|Admin, bookkeeping & other||Fixed cost||$2,000|
The break-even point would then be:
Break-even point = Fixed costs / Gross margin %
= $21,000 / 75% = $28,000
In other words, you need to make at least $28,000 in sales per month to turn a profit. Assuming a customer spends $10 on average, your break-even is 2,800 customers per month. In other words, you make profits once your bar serves 109 customers per day (assuming you’re open 6 days a week).
How to increase profits for a bar?
It is possible to increase the profits of a coffee shop using various strategies and they include:
- Upselling & Cross-selling: Teach your staff to upsell and cross-sell
- Free Tasting: Free tasting increases sales conversions
- Word of Mouth: Use your existing customer base to attract new customers through word of mouth
- Happy Hours: Happy hours create value for customers and boost sales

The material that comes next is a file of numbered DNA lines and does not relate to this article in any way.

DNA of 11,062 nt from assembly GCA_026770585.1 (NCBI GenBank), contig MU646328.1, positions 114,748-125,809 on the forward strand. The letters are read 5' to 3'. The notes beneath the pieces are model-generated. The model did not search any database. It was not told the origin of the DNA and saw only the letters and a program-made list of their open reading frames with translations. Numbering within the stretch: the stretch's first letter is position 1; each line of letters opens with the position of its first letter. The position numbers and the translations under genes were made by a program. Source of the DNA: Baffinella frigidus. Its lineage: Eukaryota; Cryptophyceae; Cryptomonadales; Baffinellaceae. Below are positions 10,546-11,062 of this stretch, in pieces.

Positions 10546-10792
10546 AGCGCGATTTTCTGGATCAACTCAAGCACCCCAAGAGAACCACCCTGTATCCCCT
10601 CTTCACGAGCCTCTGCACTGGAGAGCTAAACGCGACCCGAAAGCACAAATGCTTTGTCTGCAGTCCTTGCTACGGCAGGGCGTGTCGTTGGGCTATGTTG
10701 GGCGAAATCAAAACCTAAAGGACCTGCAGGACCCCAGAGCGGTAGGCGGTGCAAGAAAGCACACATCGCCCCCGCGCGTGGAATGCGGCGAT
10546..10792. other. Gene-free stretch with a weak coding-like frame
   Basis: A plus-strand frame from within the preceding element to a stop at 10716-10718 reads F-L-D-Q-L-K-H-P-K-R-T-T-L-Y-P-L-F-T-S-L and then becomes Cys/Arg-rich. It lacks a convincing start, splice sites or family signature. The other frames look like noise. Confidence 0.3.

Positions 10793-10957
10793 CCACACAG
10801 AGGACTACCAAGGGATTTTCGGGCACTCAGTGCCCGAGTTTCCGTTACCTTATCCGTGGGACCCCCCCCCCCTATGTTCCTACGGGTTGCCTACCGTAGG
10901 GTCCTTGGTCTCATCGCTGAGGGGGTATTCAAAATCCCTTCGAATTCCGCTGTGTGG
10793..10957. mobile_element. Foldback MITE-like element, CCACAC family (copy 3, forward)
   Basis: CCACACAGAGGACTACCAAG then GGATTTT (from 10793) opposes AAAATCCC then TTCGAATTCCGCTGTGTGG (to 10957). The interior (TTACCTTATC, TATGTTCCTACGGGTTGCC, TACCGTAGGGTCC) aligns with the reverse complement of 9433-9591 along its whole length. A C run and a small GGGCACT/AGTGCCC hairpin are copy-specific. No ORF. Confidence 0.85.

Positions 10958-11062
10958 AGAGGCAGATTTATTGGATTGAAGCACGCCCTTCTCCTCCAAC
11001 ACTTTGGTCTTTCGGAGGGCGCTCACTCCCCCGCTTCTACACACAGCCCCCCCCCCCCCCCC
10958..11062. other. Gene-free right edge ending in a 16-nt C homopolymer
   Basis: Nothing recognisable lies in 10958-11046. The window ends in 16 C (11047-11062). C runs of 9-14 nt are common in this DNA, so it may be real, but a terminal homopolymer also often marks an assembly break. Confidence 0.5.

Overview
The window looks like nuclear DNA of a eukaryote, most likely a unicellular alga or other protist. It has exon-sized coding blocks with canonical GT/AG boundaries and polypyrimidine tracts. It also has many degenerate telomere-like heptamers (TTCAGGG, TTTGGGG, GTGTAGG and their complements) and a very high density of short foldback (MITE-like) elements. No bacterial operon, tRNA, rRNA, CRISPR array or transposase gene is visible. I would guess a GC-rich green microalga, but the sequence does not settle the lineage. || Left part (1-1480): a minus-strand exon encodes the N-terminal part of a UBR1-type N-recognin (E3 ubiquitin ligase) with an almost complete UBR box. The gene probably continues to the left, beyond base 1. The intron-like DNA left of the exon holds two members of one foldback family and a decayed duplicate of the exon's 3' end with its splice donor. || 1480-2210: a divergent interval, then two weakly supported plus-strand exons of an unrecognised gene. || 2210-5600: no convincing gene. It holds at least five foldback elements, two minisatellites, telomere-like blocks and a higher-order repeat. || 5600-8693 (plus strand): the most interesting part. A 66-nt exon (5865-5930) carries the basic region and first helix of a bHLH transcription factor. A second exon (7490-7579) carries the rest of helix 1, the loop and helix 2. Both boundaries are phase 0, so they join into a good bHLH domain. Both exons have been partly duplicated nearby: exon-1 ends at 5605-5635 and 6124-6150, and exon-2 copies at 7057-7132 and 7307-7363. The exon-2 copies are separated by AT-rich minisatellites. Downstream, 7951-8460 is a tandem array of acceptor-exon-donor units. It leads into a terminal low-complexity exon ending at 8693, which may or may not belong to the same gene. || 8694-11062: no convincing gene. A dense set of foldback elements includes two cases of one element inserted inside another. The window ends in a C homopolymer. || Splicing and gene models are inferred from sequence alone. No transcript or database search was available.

- Update Cocktail Menu: Keep cocktail menu updated to keep up with new trends
- Atmosphere: Provide a proper mood-setting atmosphere
- Track Inventory: Adapt to customers’ demands by tracking inventory
- Inventory Automation: Use software to track costs and sales. Also, use technology to allow customers to place orders conveniently
- Reduce Spillage: Spillage can lead to 18% inventory loss, and hence, reduce spillage to maximize profits
- Track Waste: Waste tracking can help you to minimize wastage and hence, losses
- Flexible Staffing: Avoid overstaffing and hire people on hourly basis
- Upgrade Equipment: Upgraded bar equipment with modern tech can help you to quickly sell high-priced products, reduce waste, and maximize efficiency
To learn more about these strategies, read our post here.